Generic Epzicom Availability
EPZICOM (abacavir sulfate; lamivudine - tablet;oral)
Manufacturer: VIIV HLTHCARE
Approval date: August 2, 2004
Strength(s): EQ 600MG BASE;300MG [RLD]
Has a generic version of Epzicom been approved?
No. There is currently no therapeutically equivalent version of Epzicom available in the United States.
Note: Fraudulent online pharmacies may attempt to sell an illegal generic version of Epzicom. These medications may be counterfeit and potentially unsafe. If you purchase medications online, be sure you are buying from a reputable and valid online pharmacy. Ask your health care provider for advice if you are unsure about the online purchase of any medication.
See also: About generic drugs.
Patents are granted by the U.S. Patent and Trademark Office at any time during a drug's development and may include a wide range of claims.
Crystalline oxathiolane derivatives
Issued: May 18, 1999
Inventor(s): Roberts; Tony Gordon & Evans; Paul
Assignee(s): Glaxo Group Limited
(-)cis-4-Amino-1-(2-hydroxymethyl-1,3-oxathiolan-5-yl)-(IH)-pyrimidine-2-on e in crystalline form, in particular as needle-shaped or bypyramidyl crystals, pharmaceutical formulations thereof, methods for their preparation and their use in medicine.Patent expiration dates:
- May 18, 2016✓✓
- November 18, 2016✓
- May 18, 2016
Carbocyclic nucleoside hemisulfate and its use in treating viral infections
Issued: September 25, 2001
Inventor(s): Brodie; Alastair Couper & Jones; Martin Francis & Seager; John Frederick & Wallis; Christopher John
Assignee(s): Glaxo Wellcome Inc.
The hemisulfate salt of (1S,4R)-cis-4-[2-amino-6-(cyclopropylamino)-9H-purin-9-yl]-2-cyclopentene- 1-methanol or a solvate of it is used in the treatment of viral infections.Patent expiration dates:
- May 14, 2018✓✓✓
- November 14, 2018✓
- May 14, 2018
Synergistic combinations of zidovudine, 1592U89 and 3TC
Issued: July 9, 2002
Inventor(s): David Walter; Barry & Martha Heider; St. Clair
The present invention relates to therapeutic combinations of (1S,4R)-cis-4-[2-amino-6-(cyclopropylamino)-9H-purin-9-yl)-2-cyclopentene-1-methanol (1592U89), 3′-azido-3′-deoxythymidine (zidovudine) and (2R,cis)-4-amino-]-1-(2-hydroxymethyl-1,3-oxathiolan-5-yl)-(1H)-pyrimidin-2-one (3TC) (or, alternatively to 3TC, (2R,cis)-4-amino-5-fluoro-1-(2-hydroxymethyl-1,3-oxathiolan-5-yl)-(1H)-pyrimidin-2-one (FTC)) which have anti-HIV activity. The present invention is also concerned with pharmaceutical compositions containing said combinations and their use in the treatment of HIV infections including infections with HIV mutants bearing resistance to nucleoside and/or non-nucleoside inhibitors.Patent expiration dates:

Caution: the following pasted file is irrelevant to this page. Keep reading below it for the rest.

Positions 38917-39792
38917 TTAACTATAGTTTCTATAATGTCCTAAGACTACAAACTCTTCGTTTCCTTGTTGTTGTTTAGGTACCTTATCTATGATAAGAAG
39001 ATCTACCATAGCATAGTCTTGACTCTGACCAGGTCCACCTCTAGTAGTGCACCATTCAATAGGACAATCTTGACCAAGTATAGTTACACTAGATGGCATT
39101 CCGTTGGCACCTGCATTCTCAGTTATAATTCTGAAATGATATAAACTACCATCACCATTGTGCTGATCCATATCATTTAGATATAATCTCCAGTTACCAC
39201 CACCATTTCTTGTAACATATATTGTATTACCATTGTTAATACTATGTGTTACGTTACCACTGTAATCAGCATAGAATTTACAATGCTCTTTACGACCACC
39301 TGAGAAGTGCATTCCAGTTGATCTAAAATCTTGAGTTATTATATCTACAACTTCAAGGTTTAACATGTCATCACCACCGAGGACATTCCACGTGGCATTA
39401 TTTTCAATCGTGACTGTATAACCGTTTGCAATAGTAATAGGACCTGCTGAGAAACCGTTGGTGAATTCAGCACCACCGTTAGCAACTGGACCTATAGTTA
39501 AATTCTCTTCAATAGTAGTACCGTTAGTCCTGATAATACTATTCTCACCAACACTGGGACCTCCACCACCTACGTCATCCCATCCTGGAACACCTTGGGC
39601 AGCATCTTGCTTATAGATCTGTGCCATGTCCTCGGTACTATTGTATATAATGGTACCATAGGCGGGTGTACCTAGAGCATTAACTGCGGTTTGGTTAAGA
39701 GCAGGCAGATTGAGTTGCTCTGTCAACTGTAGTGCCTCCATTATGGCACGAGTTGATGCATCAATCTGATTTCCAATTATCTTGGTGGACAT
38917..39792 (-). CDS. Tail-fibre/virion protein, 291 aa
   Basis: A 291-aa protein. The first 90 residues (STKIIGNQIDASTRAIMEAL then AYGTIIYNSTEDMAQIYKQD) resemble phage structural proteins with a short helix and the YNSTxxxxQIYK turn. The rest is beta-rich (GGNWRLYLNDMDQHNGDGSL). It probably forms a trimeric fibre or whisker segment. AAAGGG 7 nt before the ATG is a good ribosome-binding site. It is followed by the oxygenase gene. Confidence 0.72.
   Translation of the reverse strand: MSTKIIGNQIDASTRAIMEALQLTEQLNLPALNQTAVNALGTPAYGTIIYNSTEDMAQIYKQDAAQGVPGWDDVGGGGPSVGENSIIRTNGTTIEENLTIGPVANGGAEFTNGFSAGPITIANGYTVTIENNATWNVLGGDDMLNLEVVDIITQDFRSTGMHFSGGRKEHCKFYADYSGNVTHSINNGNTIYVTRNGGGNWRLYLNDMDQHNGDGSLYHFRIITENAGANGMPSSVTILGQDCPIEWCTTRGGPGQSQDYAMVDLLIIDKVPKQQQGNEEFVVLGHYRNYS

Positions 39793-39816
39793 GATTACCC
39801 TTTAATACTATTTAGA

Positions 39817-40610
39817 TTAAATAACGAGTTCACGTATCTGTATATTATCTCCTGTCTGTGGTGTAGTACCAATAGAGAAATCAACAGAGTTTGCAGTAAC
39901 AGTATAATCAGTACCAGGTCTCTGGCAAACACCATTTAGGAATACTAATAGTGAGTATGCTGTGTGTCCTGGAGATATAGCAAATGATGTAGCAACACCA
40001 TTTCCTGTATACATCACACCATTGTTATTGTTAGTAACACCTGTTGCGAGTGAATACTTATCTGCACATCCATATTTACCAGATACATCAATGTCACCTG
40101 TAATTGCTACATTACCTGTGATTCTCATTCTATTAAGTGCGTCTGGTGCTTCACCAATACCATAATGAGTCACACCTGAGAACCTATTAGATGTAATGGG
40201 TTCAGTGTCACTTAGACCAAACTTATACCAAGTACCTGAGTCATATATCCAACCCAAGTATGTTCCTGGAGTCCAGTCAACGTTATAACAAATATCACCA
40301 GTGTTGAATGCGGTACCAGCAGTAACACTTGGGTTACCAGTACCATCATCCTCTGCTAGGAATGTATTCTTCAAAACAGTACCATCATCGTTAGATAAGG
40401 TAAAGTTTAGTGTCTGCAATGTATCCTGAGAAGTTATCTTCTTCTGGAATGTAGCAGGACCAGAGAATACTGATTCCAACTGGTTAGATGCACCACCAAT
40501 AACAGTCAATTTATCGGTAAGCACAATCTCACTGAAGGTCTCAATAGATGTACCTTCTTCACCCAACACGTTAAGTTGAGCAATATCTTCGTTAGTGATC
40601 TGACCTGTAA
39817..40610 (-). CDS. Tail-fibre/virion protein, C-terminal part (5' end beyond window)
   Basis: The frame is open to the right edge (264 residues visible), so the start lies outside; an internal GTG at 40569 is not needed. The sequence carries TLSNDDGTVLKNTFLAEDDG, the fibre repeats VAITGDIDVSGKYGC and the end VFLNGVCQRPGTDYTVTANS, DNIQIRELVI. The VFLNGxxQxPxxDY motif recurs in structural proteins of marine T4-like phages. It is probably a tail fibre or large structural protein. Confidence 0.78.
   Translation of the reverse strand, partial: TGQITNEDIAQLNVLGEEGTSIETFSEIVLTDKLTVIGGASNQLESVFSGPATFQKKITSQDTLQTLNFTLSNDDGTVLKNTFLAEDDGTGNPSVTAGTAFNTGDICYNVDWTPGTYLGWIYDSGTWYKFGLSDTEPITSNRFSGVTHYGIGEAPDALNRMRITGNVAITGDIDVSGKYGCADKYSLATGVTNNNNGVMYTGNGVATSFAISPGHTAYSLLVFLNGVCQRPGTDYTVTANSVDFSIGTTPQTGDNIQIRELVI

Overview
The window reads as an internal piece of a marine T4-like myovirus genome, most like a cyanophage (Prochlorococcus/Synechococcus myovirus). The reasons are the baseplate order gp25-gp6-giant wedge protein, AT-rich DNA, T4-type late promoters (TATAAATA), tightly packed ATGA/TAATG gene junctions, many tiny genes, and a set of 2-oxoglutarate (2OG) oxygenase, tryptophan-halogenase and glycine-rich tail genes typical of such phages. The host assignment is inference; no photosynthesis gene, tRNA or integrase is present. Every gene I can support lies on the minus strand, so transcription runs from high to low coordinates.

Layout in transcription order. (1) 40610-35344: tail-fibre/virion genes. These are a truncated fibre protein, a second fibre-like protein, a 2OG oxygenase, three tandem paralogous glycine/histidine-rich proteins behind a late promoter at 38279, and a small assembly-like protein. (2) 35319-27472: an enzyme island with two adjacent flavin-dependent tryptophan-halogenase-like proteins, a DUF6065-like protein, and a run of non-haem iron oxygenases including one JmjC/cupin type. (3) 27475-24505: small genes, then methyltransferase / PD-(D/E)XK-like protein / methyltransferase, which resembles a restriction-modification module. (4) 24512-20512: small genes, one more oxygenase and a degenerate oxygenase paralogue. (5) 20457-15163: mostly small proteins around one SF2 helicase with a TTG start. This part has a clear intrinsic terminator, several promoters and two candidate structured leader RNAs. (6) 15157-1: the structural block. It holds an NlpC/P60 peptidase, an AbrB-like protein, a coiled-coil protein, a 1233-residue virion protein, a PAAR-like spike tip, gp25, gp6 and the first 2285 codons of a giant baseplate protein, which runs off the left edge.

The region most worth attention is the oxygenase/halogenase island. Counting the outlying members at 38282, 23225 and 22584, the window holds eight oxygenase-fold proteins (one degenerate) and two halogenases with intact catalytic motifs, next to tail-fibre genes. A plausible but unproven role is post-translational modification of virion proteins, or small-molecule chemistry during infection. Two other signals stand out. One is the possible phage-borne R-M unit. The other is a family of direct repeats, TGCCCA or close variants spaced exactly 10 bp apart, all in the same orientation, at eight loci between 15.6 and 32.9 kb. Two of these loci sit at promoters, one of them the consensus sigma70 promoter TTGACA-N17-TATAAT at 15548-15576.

- March 28, 2016✓✓
- September 28, 2016✓
- March 28, 2016
- Epzicom Consumer Information (Drugs.com)
- Epzicom Consumer Information (Wolters Kluwer)
- Epzicom Consumer Information (Cerner Multum)
- Epzicom Advanced Consumer Information (Micromedex®)
- Abacavir/lamivudine Consumer Information (Wolters Kluwer)
- Abacavir and lamivudine Consumer Information (Cerner Multum)
- Abacavir and lamivudine Advanced Consumer Information (Micromedex®)
|Drug Patent||A drug patent is assigned by the U.S. Patent and Trademark Office and assigns exclusive legal right to the patent holder to protect the proprietary chemical formulation. The patent assigns exclusive legal right to the inventor or patent holder, and may include entities such as the drug brand name, trademark, product dosage form, ingredient formulation, or manufacturing process A patent usually expires 20 years from the date of filing, but can be variable based on many factors, including development of new formulations of the original chemical, and patent infringement litigation.|
|Drug Exclusivity||Exclusivity is the sole marketing rights granted by the FDA to a manufacturer upon the approval of a drug and may run simultaneously with a patent. Exclusivity periods can run from 180 days to seven years depending upon the circumstance of the exclusivity grant.|
|RLD||A Reference Listed Drug (RLD) is an approved drug product to which new generic versions are compared to show that they are bioequivalent. A drug company seeking approval to market a generic equivalent must refer to the Reference Listed Drug in its Abbreviated New Drug Application (ANDA). By designating a single reference listed drug as the standard to which all generic versions must be shown to be bioequivalent, FDA hopes to avoid possible significant variations among generic drugs and their brand name counterpart.|